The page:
Bernadette McDonald’s Alpine Warriors is an emotional, compassionate and respectful exploration of how the extraordinary climbs of the Slovenian mountaineers were influenced by nationalism, war, poetry and revolution. Deeply researched and highly readable. David Chaundy-Smart, Gripped Magazine


Why have so many Slovenian climbers done so well despite Slovenia's position as measured in money or the height of its mountains as a small and relatively poor country? Why are their climbs and climbers also so deeply complicated, from Tomaž Humar to Tomo Cesen? What did America’s top alpinist, Steve House, learn when he was a teenage exchange student in Slovenia that helped shape his future? Alpine Warriors answers those questions, and many more that are specific to Slovenia but also universal to all climbers and anyone striving for a mountainous existence.


Bernadette McDonald’s latest book describes a country and people where every citizen feels obligated to climb the highest mountain in Slovenia at least once, even if they don’t have any arms or legs. Seriously. A country that helped shape a teenaged Steve House, produced Tomaž Humar, Tomo Cesen, Marko Prezelj, Silvo Karo, and dozens more talented climbers who re-wrote alpinism wherever they went, despite limited resources. I always thought the water in Slovenia had some sort of alpinism juice in it, but the truth is way more interesting: There’s a bible for Slovenian climbers that you’ve never heard of, but you’ll know after reading this book. Will Gadd, National Geographic Adventurer of the Year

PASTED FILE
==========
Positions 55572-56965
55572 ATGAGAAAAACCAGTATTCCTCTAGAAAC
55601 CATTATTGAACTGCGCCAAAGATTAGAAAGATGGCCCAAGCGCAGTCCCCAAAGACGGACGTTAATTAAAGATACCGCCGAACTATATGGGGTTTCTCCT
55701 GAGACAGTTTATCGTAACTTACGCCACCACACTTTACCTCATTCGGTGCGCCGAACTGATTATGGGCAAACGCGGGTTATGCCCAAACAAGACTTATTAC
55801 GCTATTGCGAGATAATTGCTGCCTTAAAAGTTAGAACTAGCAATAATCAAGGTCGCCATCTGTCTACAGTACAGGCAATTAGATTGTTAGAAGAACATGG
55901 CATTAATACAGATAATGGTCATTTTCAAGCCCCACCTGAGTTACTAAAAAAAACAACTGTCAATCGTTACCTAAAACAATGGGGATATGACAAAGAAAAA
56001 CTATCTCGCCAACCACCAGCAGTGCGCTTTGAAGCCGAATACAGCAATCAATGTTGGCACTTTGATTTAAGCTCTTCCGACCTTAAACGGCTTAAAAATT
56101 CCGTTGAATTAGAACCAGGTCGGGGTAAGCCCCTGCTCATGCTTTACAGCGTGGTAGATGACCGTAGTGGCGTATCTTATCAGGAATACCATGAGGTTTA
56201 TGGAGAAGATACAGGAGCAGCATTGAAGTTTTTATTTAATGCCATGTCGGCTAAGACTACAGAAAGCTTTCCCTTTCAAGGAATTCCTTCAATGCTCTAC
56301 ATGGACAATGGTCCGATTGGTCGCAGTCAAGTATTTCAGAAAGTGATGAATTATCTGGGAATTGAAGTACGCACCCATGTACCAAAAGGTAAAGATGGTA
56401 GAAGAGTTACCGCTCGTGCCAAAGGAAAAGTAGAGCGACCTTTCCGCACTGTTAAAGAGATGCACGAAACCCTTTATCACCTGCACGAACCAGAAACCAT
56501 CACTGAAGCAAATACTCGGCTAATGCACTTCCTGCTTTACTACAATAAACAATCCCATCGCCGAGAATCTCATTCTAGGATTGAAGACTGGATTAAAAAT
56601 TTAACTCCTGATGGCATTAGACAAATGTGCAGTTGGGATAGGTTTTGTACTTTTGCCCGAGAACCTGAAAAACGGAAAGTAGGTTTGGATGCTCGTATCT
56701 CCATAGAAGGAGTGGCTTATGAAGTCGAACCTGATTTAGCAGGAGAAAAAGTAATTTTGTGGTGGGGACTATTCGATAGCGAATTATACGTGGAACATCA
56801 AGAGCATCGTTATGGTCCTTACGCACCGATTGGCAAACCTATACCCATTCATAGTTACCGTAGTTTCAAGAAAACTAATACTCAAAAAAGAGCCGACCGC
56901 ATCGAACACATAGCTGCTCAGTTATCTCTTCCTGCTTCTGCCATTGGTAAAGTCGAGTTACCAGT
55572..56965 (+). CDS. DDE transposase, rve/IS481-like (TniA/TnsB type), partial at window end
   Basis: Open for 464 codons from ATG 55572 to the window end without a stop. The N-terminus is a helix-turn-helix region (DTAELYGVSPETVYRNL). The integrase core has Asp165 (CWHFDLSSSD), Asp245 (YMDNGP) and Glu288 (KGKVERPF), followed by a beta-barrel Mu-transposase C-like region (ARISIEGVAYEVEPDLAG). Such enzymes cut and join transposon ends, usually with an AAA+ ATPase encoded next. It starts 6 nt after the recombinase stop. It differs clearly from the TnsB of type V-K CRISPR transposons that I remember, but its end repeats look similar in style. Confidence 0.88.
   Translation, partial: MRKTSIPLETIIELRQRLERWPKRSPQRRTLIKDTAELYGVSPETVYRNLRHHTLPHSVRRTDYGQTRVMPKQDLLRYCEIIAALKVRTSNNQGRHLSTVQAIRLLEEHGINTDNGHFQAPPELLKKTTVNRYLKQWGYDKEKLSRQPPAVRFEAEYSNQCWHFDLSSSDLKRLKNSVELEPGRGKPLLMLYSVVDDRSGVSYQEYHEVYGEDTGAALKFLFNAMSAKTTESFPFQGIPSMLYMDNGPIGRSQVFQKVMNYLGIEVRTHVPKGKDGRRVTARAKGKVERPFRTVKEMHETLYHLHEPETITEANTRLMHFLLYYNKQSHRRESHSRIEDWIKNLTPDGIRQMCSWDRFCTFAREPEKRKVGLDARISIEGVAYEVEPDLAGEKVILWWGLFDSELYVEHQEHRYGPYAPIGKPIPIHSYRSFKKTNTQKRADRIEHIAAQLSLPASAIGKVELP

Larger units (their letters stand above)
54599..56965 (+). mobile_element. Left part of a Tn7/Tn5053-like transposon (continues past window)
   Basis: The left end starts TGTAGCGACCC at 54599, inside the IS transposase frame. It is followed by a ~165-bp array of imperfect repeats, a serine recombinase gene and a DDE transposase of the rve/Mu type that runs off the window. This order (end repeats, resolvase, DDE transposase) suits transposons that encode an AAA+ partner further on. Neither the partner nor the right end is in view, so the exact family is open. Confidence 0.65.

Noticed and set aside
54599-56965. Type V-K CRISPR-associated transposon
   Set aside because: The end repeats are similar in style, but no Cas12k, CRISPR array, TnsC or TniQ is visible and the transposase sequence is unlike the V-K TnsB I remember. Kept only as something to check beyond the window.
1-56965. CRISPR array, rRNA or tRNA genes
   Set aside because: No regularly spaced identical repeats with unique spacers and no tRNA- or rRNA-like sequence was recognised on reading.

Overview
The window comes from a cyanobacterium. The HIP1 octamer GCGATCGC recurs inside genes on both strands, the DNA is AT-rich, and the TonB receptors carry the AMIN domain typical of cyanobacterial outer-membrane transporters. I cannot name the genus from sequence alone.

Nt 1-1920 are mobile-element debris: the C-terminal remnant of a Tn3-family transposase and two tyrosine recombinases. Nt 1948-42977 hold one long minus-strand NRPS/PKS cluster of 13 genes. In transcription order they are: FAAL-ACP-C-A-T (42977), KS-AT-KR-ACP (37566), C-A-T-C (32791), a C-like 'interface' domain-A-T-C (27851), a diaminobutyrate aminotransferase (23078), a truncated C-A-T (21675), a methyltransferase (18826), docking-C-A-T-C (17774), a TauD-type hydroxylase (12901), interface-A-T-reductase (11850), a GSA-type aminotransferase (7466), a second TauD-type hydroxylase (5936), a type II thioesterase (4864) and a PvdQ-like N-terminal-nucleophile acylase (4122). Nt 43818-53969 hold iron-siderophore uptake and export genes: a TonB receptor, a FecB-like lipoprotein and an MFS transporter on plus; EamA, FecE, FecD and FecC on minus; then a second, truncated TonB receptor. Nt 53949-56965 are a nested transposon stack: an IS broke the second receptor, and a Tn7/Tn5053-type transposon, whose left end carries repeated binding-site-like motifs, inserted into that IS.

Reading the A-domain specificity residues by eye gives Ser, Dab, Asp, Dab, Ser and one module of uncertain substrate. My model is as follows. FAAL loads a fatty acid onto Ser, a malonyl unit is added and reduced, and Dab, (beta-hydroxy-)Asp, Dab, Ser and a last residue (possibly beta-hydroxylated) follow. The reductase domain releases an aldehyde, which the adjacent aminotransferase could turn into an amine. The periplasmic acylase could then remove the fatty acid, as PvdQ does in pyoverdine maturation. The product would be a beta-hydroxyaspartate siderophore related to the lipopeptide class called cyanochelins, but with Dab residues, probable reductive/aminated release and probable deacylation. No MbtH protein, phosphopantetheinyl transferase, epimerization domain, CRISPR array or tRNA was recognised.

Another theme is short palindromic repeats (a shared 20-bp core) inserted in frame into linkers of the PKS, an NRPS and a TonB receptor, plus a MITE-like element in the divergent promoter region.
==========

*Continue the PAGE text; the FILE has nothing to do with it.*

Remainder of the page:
"

Bernadette McDonald is the outstanding contemporary chronicler of international mountaineering. Her prolific output is notable for her participant’s understanding, elegant prose, diligent research and a gift for deft characterization. Her latest book, Alpine Warriors, is perhaps her best yet and relates the extraordinary story of post-war Slovenian climbing. The names here Zaplotnik, Humar, Karo, Prezelj and many others may not be household ones outside the small circle of mountain cognoscenti, but these are among the most impressive Greater Ranges activists in the history of the sport. Bernadette has done them justice, capturing the unique flavour of their small mountain country and its fierce individualism and pride. An enthralling read and the best mountain book you’ll pick up this year. Jim Perrin, climber, author of The Villain